You caught an awfully lucky break when you were born a person. We all did. There’s a lot for humanity to be proud of, after all. We’re the species that mastered art, that mastered science, that understands geometry and biology and astronomy and medicine. We build rockets and send spacecraft to other planets; we design buildings that tower half a mile into the sky; we dig tunnels underground where we accelerate subatomic particles nearly to the speed of light and use them to crack open the secrets of the universe.
We are, too, the species that knows how to love. Other animals surely bond deeply and powerfully to one another. They protect their babies; they guard their herds and flocks and packs. Elephants, dolphins and crows mourn their dead, bury their remains and caress their bones. Yet we are the species that feels and celebrates love in all its dimensions and all its depths. We would give our lives for the life of another—because to live without a loved one sometimes seems not to be alive at all.
And yet, we can be terrible too. We are the species that mechanized war, that commits murder out of rage or greed, that betrays friends or families if it means accumulating wealth. Worst of all, perhaps, we separate ourselves into camps: we divide ourselves by race, by gender, by religion, by nation, by sexual orientation, by politics and class. And it is the more powerful group that often exploits the less powerful.
Men claim rights they deny to women; white people claim privileges they have forbidden to black people and other people of color. Owners of companies cheat their workers; political groups with power exploit those without. Industrialized countries pollute the planet, indifferent to the needs of less industrialized ones. Heterosexual people drive gay people into the shadows. Nations with empires oppress their colonies. Countries with nuclear weapons terrorize the entire world.
We know better; indeed, we’re hardwired to know better. Scientists who study the mind have looked at which parts of the brain become active when we witness something that’s fundamentally unfair—a person cheating at a game, a landlord raising a rent so high that an elderly person is tossed into the street, a drug company charging so much for a medicine that sick people can’t afford it. The region of the brain that becomes active when we witness such things turns out to be the same region that goes to work when we feel disgust. It is, in some ways, an admirable part of us: we react to the thought of unfairness in the same way we do to the smell of a rotten egg or the sight of spoiled meat.
And yet if we’re disgusted by unfairness, we don’t always act that way. Down through the millennia, strong and dominant groups have again and again worked their will against weaker and subordinate ones. But down through those same ages too, the disadvantaged and the oppressed have risen up. Emperor Caligula was overthrown in ancient Rome. The Jewish slaves in ancient Egypt cast off the pharaoh’s yoke. The oppressed black people in South Africa took back their rights from the oppressing whites. The imprisoned nations of Eastern Europe wrenched themselves free of the old Soviet Union.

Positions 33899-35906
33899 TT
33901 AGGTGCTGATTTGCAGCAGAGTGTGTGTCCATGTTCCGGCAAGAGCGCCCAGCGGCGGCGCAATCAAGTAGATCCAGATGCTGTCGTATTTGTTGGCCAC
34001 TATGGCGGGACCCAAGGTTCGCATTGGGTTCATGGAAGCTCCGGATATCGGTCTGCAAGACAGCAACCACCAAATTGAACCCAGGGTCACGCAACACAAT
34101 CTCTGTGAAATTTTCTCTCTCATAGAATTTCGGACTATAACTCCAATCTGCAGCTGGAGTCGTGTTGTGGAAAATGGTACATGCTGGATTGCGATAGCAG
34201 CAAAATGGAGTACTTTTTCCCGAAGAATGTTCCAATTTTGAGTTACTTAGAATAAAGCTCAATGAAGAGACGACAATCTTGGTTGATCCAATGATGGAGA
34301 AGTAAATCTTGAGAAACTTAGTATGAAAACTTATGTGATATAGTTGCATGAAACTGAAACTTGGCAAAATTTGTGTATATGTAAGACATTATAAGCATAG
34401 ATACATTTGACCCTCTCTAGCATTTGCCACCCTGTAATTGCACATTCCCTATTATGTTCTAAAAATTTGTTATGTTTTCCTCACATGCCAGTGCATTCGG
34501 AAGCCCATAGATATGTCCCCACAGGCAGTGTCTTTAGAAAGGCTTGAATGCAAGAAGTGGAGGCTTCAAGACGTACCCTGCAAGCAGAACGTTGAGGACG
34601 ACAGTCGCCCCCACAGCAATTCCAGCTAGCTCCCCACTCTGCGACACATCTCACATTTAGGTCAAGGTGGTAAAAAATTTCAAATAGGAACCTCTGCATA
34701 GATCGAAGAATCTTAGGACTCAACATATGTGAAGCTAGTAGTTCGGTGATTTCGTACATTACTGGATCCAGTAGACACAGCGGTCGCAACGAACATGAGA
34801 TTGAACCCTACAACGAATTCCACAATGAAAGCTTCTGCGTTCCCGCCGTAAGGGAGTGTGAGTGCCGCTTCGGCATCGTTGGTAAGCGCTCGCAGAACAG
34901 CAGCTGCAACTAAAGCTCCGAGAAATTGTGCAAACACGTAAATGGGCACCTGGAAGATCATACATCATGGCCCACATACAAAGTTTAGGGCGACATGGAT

The United States itself was born in an act of rebellion, with the thirteen colonies rearing up against the king of England. Throughout our relatively brief history, that liberation tale has been told again and again, with black people and women and poor people and more recognizing injustice—recoiling from it as a thing turned foul—and demanding the freedoms that are their right. It’s an act not just of rising up, but of speaking out—and, when necessary, crying out.
Americans have raised their voices many such times over the centuries, and no one group’s liberation story is greater than any other’s. The ongoing battles for the right to live where you choose, to love whom you love, to have the job you want and the social freedoms you deserve, to vote for the people who will make the laws and vote against them if you don’t like those laws are all a part of our shared history.
And the best part of that—the part that activates the regions of the brain that light up at the thought of something sweet or just or good—is that when one group becomes freer, so do we all. The twelve stories of civil uprisings that follow are by no means the only ones that have shaped America, but they are among the ones that have shaped us most—and they are ones that teach us lessons still.
Copyright © 2020 by Jeffrey Kluger. All rights reserved. No part of this excerpt may be reproduced or reprinted without permission in writing from the publisher.